The Wonderful Wizard of Oz
L. Frank Baum
I know that I read several of Baum’s Oz novels when I was in elementary school, including The Wonderful Wizard of Oz, the first and most famous one. I certainly enjoyed them at the time, but this go around… Well, while I wouldn’t go so far as to say I disliked the novel, I did find it less enjoyable than any of the other children’s classics I’ve revisited in the last few years. It strikes me as simpler than, say Finn Family Moomintroll, containing characters who are types, or elements of a person, rather than complete personages in and of themselves. Dorothy might perhaps be the exception.
Baum’s stated objective was to create a modern sort of fairy-tale, free of the ugliness of the Grimms and meant to entertain rather than moralize. His tone certainly feels like that of a fairy-tale: plain and matter of fact. But his removal of the “horrible and blood-curdling incidents” also seems to lesson the danger, lesson the stakes. I am never truly convinced of the wickedness of Baum’s Witch of the West–or at least of the danger she poses the traveling companions. They might have been battered or enslaved, but it doesn’t feel real, more that if Dorothy were to take it into her head (which doesn’t seem likely, as it doesn’t seem that Dorothy is actually capable of this much thought) to just give the Witch a good whack with a broom, the West would have been spared her menace just the same as when Dorothy employed the bucket of water. Baum has made his story bloodless, and his removal of danger’s teeth might provide a story entertaining enough, but without any true heft.
Folklore, legends, myths and fairy tales have followed childhood through the ages, for every healthy youngster has a wholesome and instinctive love for stories fantastic, marvelous and manifestly unreal. The winged fairies of Grimm and Anderson have brought more happiness to childish hearts than all other human creations.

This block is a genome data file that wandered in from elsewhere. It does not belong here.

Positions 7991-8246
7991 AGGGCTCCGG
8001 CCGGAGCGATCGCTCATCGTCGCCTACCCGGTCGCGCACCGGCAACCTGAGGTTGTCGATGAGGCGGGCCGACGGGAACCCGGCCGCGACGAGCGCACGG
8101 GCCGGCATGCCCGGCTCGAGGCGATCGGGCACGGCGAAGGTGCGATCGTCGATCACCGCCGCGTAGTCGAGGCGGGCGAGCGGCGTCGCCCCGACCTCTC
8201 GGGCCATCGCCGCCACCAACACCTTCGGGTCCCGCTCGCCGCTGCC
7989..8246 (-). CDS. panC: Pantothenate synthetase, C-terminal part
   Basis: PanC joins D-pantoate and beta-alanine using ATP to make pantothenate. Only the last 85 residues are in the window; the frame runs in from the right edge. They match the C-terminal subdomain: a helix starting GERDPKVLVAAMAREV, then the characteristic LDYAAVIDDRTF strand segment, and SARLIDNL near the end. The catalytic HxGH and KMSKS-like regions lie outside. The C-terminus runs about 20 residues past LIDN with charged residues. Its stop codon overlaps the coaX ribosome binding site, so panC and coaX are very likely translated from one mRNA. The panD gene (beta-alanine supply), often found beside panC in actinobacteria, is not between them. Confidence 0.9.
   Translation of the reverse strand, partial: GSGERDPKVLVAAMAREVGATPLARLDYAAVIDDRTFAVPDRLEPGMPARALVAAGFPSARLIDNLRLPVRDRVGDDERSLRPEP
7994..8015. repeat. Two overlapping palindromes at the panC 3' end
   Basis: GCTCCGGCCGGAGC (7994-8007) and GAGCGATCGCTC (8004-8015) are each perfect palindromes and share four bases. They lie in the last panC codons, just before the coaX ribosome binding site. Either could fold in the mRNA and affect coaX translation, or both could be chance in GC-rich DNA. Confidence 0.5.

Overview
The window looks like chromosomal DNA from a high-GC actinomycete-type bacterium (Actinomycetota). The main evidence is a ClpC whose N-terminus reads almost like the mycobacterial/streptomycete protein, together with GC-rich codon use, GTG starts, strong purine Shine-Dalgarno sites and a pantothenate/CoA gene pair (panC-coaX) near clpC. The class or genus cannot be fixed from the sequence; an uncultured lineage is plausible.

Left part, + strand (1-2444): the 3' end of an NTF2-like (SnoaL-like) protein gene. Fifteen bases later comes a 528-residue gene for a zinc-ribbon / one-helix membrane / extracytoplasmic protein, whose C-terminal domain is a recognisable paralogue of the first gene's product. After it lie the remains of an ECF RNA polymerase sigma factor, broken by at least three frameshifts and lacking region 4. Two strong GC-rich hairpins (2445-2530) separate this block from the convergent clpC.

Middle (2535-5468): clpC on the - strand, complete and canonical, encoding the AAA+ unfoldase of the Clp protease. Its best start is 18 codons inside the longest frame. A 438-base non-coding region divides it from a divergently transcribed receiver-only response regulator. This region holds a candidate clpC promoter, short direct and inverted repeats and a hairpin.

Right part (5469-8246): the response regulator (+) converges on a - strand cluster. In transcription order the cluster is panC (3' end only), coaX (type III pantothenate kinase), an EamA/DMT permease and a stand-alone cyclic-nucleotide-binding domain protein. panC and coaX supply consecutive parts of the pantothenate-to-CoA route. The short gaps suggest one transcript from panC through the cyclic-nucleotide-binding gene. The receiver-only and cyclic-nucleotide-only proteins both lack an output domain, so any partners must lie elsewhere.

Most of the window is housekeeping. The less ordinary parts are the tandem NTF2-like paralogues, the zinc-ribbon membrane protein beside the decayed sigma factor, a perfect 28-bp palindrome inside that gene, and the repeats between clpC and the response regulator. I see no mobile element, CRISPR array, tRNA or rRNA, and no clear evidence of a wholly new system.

Yet the old time fairy tale, having served for generations, may now be classed as “historical” in the children’s library; for the time has come for a series of newer “wonder tales” in which the stereotyped genie, dwarf and fairy are eliminated, together with all the horrible and blood-curdling incidents devised by their authors to point a fearsome moral to each tale. Modern education includes morality; therefore the modern child seeks only entertainment in its wonder tales and gladly dispenses with all disagreeable incidents.
Reading Baum’s thoughts, I recall my reading of J.R.R. Tolkien’s 1947 essay, “On Fairy-stories”:
Children as a class – except in a common lack of experience they are not one – neither like fairy-stories more, nor understand them better than adults do; and no more than they like many other things. They are young and growing, and normally have keep appetites, so the fairy-stories as a rule go down well enough. But in fact only some children, and some adults, have any special taste for them… it is certainly one that does not decrease but increases with age, if it is innate.
Given that Tolkien was an academic, and Baum a working writer, I have a feeling that Tolkien is more accurate on this one. Certainly, not everyone enjoys reading fantasy tales or fairy tales. I am also struck by this contrast: Tolkien kept the stakes high in his work: death is a very real thing, even in The Hobbit which is a children’s book. Which perhaps might go a ways towards explaining why Tolkien’s actual novels seem to have had a longer appeal than Baum’s–would we remember Oz today were it not for the 1939 movie?